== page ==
24 April 2018
Advisory Group Proposes Global Agenda to Accelerate SDG 7 Implementation
UN Photo/Mark Garten
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The UN Department of Economic and Social Affairs convened the multi-stakeholder Technical Advisory Group on SDG 7 (access to affordable and sustainable energy for all) to support the review of SDG 7 at the High-level Political Forum on Sustainable Development in July 2018.

The Group proposed a 'Global Agenda for Accelerated SDG 7 Action' aiming to catalyze time-bound and measurable actions.

The Global Agenda includes recommended actions in four interlinked categories: advancing SDG 7 implementation; strengthening interlinkages with other SDGs; addressing regional priorities; and accelerating transformation towards a sustainable and inclusive future.

18 April 2018: The SDG 7 Technical Advisory Group launched a set of policy briefs that identify priority areas requiring urgent action to achieve access to affordable and sustainable energy for all by 2030 (SDG 7). The set of 27 Policy Briefs on SDG 7 and interlinkages with other SDGs includes a new Global Agenda for Accelerated SDG 7 Action. The Global Agenda is intended to serve as roadmap towards achieving universal energy access by 2030 and maximizing its positive impact on other SDGs.

The launch event took place on 18 April 2018, at the UN Headquarters in New York, US. The multi-stakeholder SDG 7 Technical Advisory Group was convened by the UN Department of Economic and Social Affairs (DESA) to support the review of SDG 7 at the High-level Political Forum on Sustainable Development (HLPF) in July 2018. The Advisory Group is comprised of representatives of 50 organizations, including 21 from the UN system, as well governments, other international organizations and stakeholders.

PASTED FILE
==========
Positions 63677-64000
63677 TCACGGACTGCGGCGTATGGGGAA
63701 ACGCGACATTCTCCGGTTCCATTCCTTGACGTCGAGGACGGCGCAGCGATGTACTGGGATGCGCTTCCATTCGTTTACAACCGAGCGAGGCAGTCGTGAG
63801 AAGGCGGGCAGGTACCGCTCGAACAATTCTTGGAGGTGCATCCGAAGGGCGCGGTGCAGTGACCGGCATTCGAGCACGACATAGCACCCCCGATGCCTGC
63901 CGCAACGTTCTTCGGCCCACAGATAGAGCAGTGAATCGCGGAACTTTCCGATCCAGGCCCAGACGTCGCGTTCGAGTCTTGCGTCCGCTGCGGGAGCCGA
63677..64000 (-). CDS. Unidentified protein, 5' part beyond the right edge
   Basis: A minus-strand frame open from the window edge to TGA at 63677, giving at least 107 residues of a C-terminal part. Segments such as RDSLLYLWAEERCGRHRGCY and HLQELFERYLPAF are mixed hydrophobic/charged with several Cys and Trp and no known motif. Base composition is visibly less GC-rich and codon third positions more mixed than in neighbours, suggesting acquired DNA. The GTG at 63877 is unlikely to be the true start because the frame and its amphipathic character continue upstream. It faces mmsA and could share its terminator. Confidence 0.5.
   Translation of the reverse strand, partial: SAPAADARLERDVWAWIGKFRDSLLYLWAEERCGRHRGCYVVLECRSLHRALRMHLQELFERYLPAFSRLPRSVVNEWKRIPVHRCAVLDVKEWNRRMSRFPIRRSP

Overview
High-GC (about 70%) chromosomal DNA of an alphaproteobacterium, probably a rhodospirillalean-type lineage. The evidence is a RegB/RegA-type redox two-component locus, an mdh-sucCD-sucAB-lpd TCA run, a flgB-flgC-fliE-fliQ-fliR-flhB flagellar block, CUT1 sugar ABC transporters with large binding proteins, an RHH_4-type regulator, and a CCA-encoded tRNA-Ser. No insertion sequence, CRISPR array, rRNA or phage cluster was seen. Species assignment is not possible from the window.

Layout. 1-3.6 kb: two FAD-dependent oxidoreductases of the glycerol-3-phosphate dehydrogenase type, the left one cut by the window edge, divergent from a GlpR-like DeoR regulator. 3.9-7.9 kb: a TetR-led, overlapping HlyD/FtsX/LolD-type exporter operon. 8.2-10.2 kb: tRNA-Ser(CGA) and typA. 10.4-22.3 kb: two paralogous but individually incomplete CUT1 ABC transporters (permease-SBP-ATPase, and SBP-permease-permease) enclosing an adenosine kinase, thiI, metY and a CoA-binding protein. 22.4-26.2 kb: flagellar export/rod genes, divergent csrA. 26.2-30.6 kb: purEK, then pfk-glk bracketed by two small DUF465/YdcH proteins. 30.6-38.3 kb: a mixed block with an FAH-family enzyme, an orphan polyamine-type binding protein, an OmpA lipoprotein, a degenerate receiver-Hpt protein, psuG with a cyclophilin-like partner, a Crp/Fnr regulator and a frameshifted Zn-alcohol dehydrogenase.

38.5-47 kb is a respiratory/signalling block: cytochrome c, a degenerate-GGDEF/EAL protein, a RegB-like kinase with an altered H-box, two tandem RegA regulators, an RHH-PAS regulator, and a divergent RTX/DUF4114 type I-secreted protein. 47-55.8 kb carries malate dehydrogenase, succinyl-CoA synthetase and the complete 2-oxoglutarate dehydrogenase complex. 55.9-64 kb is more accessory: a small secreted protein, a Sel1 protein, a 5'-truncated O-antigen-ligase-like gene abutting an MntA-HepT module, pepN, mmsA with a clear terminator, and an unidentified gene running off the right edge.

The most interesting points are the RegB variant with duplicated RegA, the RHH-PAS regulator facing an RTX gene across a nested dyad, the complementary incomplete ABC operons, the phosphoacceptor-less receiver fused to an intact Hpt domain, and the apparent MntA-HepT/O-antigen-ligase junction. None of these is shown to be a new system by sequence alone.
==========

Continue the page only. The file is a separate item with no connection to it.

The proposed Global Agenda for Accelerated SDG 7 Action aims to catalyze time-bound and measurable actions, grouped into four interlinked categories:

  • Advancing SDG 7 implementation through: prioritizing clean-cooking solutions; closing the electricity access gap; accelerating the pace of transition towards renewable energy; scaling up investments in energy efficiency across all sectors of the economy; doubling global financing for SDG 7; scaling up capacity-building and education; enhancing innovation; and investing in data collection systems and data analysis.
  • Strengthening interlinkages between SDG 7 and other SDGs by: taking a unified approach to SDG 7 and the Paris Agreement on climate change; integrating gender equality and women’s empowerment into all energy actions; and promoting sustainable and low-carbon cities.
  • Addressing regional priorities through strengthening cooperation at the regional level and prioritizing ending energy poverty in the most vulnerable countries.
  • Accelerating the transformation towards a sustainable and inclusive future by: promoting transformative investments; transforming human behavior from energy-intensive lifestyles to more sustainable patterns; strengthening decision-making through improvements in energy data collection, indicators and monitoring; and harnessing the power of all stakeholders to drive change.

Marcel Alers, UN Development Programme (UNDP), introduced the policy brief on financing SDG 7. He noted that there is a big financing gap for universal access to clean fuels, with current annual investment at US$240 million, versus annual funding needs of US$4.4 billion to 2030. He cautioned that investment is not spread equally, with developed and middle-income countries being able to access finance while many developing countries are currently left out. He emphasized that annual global financing for SDG 7 needs to double, from the current level of US$500 billion to US$1 to 1.2 trillion per year by 2030. He stressed that private finance is central to meeting SDG 7.

Noting that around 90% of the population is at risk of heart and lung disease due to air pollution exposure caused by inefficient use of energy, Maria Neira, the World Health Organization (WHO), presented the policy brief on energy and health. She announced that on 2 May WHO will launch new statistics on air pollution. She also underscored that all SDG 7 targets are critical enablers for universal health coverage and will advance progress towards achievement of SDG 3 (health).